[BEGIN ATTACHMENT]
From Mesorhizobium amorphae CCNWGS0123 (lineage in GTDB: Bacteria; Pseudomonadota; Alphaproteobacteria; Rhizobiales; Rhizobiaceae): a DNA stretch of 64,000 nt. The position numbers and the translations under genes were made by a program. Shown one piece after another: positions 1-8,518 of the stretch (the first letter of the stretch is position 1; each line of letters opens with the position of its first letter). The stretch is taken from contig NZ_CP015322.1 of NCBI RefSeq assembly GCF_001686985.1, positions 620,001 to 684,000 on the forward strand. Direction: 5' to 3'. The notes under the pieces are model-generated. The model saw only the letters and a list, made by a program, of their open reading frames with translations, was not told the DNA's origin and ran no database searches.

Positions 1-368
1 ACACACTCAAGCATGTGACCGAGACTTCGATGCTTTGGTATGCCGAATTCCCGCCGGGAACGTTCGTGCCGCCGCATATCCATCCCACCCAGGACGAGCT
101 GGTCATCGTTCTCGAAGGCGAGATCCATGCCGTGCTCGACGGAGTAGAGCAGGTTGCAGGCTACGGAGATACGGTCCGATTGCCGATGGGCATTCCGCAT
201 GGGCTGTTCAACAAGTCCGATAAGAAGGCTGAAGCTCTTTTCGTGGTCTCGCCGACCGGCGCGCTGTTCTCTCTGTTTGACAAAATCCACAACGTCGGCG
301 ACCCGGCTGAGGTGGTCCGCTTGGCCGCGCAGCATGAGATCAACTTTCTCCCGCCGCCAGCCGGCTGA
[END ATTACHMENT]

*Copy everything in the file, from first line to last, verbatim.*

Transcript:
From Mesorhizobium amorphae CCNWGS0123 (lineage in GTDB: Bacteria; Pseudomonadota; Alphaproteobacteria; Rhizobiales; Rhizobiaceae): a DNA stretch of 64,000 nt. The position numbers and the translations under genes were made by a program. Shown one piece after another: positions 1-8,518 of the stretch (the first letter of the stretch is position 1; each line of letters opens with the position of its first letter). The stretch is taken from contig NZ_CP015322.1 of NCBI RefSeq assembly GCF_001686985.1, positions 620,001 to 684,000 on the forward strand. Direction: 5' to 3'. The notes under the pieces are model-generated. The model saw only the letters and a list, made by a program, of their open reading frames with translations, was not told the DNA's origin and ran no database searches.

Positions 1-368
1 ACACACTCAAGCATGTGACCGAGACTTCGATGCTTTGGTATGCCGAATTCCCGCCGGGAACGTTCGTGCCGCCGCATATCCATCCCACCCAGGACGAGCT
101 GGTCATCGTTCTCGAAGGCGAGATCCATGCCGTGCTCGACGGAGTAGAGCAGGTTGCAGGCTACGGAGATACGGTCCGATTGCCGATGGGCATTCCGCAT
201 GGGCTGTTCAACAAGTCCGATAAGAAGGCTGAAGCTCTTTTCGTGGTCTCGCCGACCGGCGCGCTGTTCTCTCTGTTTGACAAAATCCACAACGTCGGCG
301 ACCCGGCTGAGGTGGTCCGCTTGGCCGCGCAGCATGAGATCAACTTTCTCCCGCCGCCAGCCGGCTGA